Two Fields Medals 2014 awarded to EU-funded mathematicians

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The 2014 Fields Medals were awarded today to four outstanding mathematicians, of whom two are grantees of the European Research Council (ERC): Prof. Artur Avila (Brazil-France), an ERC Starting grant holder since 2010, and Prof. Martin Hairer (Austria) has been selected for funding under an ERC Consolidator grant in 2013. They received the prize respectively for their work on dynamical systems and probability, and on stochastic analysis. The other two laureates are Prof. Manjul Barghava (Canada-US) and Prof. Maryam Mirzakhani (Iran). The Medals were announced at the International Congress of Mathematicians (ICM) taking place from 13 – 21 August in Seoul, South Korea.

EU Commissioner for Research, Innovation and Science, Máire Geoghegan-Quinn, said: “I would like to congratulate the four laureates of the Fields Medal announced today. The Fields Medal, the highest international distinction for young mathematicians, is a well-deserved honour for hardworking and creative young researchers who push the boundaries of knowledge. Today’s award recognises the achievements of two Europe-based mathematicians – Artur Avila and Martin Hairer – who are supported by the European Research Council. This is one more sign that the ERC, which supports excellent science through competitive funding under Horizon 2020, has become a reference in the EU’s quest for high-quality research and innovation.”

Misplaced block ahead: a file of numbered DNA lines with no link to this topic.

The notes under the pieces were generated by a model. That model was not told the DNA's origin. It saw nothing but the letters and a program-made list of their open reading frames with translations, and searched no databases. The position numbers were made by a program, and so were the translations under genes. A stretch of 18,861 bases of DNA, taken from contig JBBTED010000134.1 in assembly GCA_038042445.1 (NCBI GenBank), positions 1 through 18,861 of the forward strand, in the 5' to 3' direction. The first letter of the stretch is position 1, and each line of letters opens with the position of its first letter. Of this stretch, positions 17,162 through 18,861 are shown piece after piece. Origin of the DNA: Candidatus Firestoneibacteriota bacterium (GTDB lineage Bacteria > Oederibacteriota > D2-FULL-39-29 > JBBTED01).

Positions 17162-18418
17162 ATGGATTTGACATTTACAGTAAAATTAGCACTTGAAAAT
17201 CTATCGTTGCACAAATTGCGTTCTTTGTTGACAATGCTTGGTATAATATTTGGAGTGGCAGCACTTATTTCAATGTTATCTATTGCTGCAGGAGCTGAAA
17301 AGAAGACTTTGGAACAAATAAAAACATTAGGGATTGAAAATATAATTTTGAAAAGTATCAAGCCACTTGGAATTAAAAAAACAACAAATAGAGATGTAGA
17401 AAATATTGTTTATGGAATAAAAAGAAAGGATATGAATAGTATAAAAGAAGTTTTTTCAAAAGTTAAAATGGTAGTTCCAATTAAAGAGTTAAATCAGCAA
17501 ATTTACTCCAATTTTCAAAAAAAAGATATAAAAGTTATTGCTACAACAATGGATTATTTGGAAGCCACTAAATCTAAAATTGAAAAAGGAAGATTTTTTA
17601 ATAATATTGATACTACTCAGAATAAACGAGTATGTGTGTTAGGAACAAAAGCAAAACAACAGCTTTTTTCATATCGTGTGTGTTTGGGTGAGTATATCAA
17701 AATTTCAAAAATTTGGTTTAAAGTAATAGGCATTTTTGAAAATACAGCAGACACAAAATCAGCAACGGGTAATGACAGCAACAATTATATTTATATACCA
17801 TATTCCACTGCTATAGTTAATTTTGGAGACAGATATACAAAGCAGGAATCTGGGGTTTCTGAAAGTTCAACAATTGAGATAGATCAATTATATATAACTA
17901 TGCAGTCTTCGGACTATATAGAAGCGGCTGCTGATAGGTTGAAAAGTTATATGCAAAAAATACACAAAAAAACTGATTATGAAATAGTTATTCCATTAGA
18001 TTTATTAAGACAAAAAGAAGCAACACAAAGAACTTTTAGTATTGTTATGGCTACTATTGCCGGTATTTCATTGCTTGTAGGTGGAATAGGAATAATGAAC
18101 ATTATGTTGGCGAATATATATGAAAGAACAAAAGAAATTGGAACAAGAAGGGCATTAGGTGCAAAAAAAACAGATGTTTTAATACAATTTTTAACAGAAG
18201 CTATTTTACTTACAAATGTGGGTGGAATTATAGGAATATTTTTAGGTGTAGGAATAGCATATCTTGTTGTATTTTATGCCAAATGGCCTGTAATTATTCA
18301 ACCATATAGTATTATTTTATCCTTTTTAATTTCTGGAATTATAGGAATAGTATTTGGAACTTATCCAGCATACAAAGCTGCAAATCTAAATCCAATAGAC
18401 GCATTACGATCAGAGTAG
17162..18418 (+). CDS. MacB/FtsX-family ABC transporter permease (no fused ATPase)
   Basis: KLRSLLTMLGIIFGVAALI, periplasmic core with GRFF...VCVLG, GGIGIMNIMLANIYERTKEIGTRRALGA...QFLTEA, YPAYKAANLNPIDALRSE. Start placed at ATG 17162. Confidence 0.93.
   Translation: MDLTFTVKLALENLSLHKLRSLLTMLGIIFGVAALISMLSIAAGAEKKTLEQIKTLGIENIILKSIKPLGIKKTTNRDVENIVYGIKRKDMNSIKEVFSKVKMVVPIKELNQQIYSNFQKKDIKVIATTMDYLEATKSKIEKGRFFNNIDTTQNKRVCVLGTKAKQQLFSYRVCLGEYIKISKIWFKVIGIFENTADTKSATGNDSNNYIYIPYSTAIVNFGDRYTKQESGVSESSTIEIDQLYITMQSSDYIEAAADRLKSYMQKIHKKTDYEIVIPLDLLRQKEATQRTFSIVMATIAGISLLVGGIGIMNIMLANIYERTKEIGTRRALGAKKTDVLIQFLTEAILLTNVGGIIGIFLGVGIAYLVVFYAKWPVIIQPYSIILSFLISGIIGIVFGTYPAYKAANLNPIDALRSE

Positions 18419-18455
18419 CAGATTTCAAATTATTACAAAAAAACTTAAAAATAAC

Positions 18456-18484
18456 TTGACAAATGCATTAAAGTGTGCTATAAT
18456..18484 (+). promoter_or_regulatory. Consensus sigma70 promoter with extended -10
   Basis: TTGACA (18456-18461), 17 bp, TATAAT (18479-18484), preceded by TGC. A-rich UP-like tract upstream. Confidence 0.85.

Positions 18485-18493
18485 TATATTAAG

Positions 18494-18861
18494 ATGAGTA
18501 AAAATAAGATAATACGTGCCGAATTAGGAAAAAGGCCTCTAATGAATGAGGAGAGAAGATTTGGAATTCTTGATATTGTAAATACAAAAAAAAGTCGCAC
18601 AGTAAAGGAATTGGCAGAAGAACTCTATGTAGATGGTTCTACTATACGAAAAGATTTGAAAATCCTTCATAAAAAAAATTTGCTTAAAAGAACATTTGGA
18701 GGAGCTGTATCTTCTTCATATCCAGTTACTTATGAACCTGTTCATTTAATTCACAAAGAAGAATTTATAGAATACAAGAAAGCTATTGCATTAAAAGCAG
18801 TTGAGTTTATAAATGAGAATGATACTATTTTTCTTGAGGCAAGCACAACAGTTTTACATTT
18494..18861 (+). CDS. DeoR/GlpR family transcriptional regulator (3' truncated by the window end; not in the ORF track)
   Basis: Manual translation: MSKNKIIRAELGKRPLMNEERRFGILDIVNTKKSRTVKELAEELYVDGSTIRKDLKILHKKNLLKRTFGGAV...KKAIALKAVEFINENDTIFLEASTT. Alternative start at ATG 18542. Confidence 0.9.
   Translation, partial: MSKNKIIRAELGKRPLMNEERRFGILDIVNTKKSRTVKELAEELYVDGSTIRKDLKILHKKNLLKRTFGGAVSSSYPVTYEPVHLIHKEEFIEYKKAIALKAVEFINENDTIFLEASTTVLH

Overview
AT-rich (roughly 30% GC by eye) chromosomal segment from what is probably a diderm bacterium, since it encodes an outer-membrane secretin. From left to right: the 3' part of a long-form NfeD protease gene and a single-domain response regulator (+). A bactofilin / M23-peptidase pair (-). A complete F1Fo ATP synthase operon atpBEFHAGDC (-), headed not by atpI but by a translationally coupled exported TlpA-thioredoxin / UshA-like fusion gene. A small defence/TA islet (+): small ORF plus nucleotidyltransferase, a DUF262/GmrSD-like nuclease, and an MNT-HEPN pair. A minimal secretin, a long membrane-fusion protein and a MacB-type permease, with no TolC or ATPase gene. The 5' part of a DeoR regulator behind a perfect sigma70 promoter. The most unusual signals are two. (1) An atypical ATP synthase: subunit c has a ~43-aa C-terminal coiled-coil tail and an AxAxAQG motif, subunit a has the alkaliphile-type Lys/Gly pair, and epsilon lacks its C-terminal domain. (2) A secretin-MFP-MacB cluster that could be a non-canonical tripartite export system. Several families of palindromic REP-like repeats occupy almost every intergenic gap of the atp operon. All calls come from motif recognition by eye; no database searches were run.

The Fields Medals are awarded by the International Mathematical Union (IMU) once every four years to up to four mathematicians under the age of 40. The Prize recognises and rewards young mathematicians who have made major contributions to the field of mathematics and who hold promises for future achievements. Since 1936, 52 mathematicians have been honoured, of whom already two ERC grantees Prof. Stanislav Smirnov (2010) and Prof. Elon Lindenstrauss (2010). A third ERC grantee, Prof. Simon K. Donaldson was also awarded the Medal in 1986, before getting his ERC grant (2009).


Set up in 2007 by the EU, the European Research Council (ERC) is the first pan-European funding organisation for frontier research. It aims to stimulate scientific excellence in Europe by encouraging competition for funding between the very best, creative researchers of any nationality and age. The ERC also strives to attract top researchers from anywhere in the world to come to Europe.

From 2007 to 2013 under the seventh EU Research Framework Programme (FP7), the ERC's budget was €7.5 billion. Under the new EU research programme (2014-2020), Horizon 2020, the ERC has a substantially increased budget of over €13 billion. Since its launch, the ERC has funded over 4,500 researchers and has become a 'reference point' for excellent research.

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